ICYMI: Phase 3 Trial Data Available on Lumasiran for Primary Hyperoxaluria type 1


Earlier this year, the European Renal Association-European Dialysis and Transplant Association (ERA-EDTA) held its International Congress. During the Congress, researchers discussed the latest in research and scientific innovation within this field. According to Marketwatch, one such presentation centered around the results from the Phase 3 ILLUMINATE-C clinical trial. This trial evaluated lumasiran for primary hyperoxaluria type 1 (PH1). Ultimately, the positive results highlight the therapy’s ability to reduce plasma oxalate levels and improve patient outcomes.

Lumasiran: An Overview

Sold under the brand name OXLUMO, lumasiran is designed to treat both adult and pediatric patients with PH1. The treatment has received Breakthrough Therapy designated in the United States, shares biopharmaceutical company and drug developer Alnylam Pharmaceuticals (“Alnylam”). Lumasiran is an RNAi therapy which targets hydroxyacid oxidase 1 (HAO1), which normally encodes for the production of glycolate oxidase. Given via subcutaneous administration, lumasiran stops too much oxalate from being produced. Altogether, this is designed to reduce the symptoms and burdens of PH1. While lumasiran has been found to be relatively safe and well-tolerated, side effects can occur. These can include itchiness, pain, inflammation, and injection site reactions.

The ILLUMINATE-C Study for Lumasiran

Altogether, 21 participants with severe renal impairment enrolled within the Phase 3 ILLUMINATE-C study. Of these, six participants not on dialysis made up Cohort A, while the remaining patients, who did require hemodialysis, made up Cohort B. Originally, researchers found that lumasiran treatment reduced plasma oxalate levels by a mean 33-42% between both cohorts. This plasma oxalate reduction was also sustained over time. More recently, researchers used new exploratory analyses to further evaluate the potential benefits of lumasiran for PH1. Findings include:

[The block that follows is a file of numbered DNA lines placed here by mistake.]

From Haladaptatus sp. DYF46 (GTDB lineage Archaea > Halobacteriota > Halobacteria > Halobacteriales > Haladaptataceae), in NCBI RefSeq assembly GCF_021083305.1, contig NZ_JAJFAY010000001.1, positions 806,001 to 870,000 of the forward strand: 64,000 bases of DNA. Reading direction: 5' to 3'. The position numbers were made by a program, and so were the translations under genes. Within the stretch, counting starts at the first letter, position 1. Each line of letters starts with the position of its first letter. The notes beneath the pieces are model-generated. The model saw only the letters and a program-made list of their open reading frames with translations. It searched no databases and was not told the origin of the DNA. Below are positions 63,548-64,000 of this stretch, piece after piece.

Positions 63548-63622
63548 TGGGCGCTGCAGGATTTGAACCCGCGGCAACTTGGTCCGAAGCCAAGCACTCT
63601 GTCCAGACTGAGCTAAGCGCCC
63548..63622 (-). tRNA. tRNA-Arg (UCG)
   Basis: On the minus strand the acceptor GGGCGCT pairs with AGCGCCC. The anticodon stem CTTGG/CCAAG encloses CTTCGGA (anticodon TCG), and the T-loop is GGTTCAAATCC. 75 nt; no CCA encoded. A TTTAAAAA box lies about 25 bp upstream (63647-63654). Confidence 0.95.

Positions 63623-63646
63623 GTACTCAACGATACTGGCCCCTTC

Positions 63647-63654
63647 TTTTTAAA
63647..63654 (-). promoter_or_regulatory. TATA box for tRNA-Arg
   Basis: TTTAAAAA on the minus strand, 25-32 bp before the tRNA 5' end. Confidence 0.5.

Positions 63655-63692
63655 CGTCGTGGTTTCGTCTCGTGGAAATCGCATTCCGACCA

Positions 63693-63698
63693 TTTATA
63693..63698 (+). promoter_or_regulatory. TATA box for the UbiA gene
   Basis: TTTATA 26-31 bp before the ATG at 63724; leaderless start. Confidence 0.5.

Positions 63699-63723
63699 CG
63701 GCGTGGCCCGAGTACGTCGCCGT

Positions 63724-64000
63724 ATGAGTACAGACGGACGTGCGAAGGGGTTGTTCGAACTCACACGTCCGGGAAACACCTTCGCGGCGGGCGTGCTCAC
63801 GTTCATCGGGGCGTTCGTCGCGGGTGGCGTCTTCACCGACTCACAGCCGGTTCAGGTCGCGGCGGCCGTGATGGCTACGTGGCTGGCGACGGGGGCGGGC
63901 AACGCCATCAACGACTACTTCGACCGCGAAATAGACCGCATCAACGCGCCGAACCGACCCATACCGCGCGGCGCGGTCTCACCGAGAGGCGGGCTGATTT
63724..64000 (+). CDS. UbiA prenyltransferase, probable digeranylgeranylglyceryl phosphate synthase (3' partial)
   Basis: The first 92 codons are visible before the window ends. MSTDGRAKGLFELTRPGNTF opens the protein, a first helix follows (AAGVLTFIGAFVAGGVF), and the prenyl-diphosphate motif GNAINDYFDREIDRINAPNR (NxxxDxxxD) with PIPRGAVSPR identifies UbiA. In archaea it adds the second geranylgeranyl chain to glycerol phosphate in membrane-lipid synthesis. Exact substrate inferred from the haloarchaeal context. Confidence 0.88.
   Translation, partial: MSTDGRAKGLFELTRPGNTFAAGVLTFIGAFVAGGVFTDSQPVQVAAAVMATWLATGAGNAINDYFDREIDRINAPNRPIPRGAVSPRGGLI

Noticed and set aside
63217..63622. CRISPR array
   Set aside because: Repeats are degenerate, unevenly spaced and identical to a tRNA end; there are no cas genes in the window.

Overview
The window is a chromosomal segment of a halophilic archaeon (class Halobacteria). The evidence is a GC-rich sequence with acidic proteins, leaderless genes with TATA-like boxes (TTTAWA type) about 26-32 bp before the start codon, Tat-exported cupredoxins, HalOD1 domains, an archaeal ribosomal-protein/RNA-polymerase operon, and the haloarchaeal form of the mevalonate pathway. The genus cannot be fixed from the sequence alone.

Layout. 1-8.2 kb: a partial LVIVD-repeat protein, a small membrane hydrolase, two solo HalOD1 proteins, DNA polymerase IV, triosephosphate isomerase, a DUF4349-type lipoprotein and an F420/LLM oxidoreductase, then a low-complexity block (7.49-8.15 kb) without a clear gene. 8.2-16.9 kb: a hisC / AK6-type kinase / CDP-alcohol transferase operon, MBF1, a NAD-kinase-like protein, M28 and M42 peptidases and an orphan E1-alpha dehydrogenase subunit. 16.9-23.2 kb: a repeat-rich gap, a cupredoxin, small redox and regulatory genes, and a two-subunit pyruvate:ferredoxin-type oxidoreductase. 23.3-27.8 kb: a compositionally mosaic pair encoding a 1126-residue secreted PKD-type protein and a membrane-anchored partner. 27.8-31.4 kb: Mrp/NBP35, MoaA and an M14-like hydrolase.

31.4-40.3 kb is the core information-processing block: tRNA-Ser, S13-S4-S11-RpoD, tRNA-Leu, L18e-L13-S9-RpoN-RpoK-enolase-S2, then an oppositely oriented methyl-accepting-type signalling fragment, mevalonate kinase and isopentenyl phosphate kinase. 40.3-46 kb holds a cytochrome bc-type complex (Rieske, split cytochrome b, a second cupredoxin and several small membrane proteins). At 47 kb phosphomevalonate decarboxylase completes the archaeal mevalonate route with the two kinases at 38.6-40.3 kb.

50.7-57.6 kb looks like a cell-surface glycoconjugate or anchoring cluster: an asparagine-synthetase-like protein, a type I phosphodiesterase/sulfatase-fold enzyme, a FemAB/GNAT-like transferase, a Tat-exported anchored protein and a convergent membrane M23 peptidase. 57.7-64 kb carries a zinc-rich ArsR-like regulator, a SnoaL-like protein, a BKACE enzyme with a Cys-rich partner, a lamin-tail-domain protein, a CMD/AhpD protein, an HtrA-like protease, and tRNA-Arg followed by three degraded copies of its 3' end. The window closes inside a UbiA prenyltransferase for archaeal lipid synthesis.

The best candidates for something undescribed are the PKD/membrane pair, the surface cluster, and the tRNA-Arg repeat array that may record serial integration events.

• In addition to reducing plasma oxalate levels, lumasiran also improved cardiac function. Treatment also largely improved medullary nephrocalcinosis (the calcification of the renal medulla) in patients within the second cohort.
  • Prior to the study, a number of patients within the first cohort reported frequent kidney stone formation. Following lumasiran treatment, the frequency of kidney stones was greatly reduced.
  • Patients felt that lumasiran helped relieve some of their symptoms such as bone pain, lowered mobility, nausea, and appetite loss.

About Primary Hyperoxaluria type 1 (PH1)

AGXT gene mutations cause primary hyperoxaluria type 1 (PH1), a rare disorder which mainly affects the kidneys. Normally, AGXT tells the body to create alanine-glyoxylate aminotransferase, an enzyme which breaks down glyoxylate. When glyoxylate is not broken down, it accumulates, causing the formation of too much oxalate. This can form with calcium to form calcium oxalate, which can damage kidneys and organs.

Primary hyperoxaluria type 1 (PH1) is a rare disorder that affects the kidneys. PH1 results from buildup of oxalate, which normally is filtered through the kidneys and excreted in the urine. For those with PH1, the oxalate accumulates in the kidneys and urinary tract and combines with calcium to form the main component of kidney and bladder stones (calcium oxalate). Symptoms can include:

  • Failure to thrive (in infants)
  • Stunted growth
  • Hematuria (blood in the urine)
  • Kidney and bladder stones
  • Recurrent urinary tract infections
  • Kidney damage
  • Renal failure
Jessica Lynn

Jessica Lynn

Jessica Lynn has an educational background in writing and marketing. She firmly believes in the power of writing in amplifying voices, and looks forward to doing so for the rare disease community.

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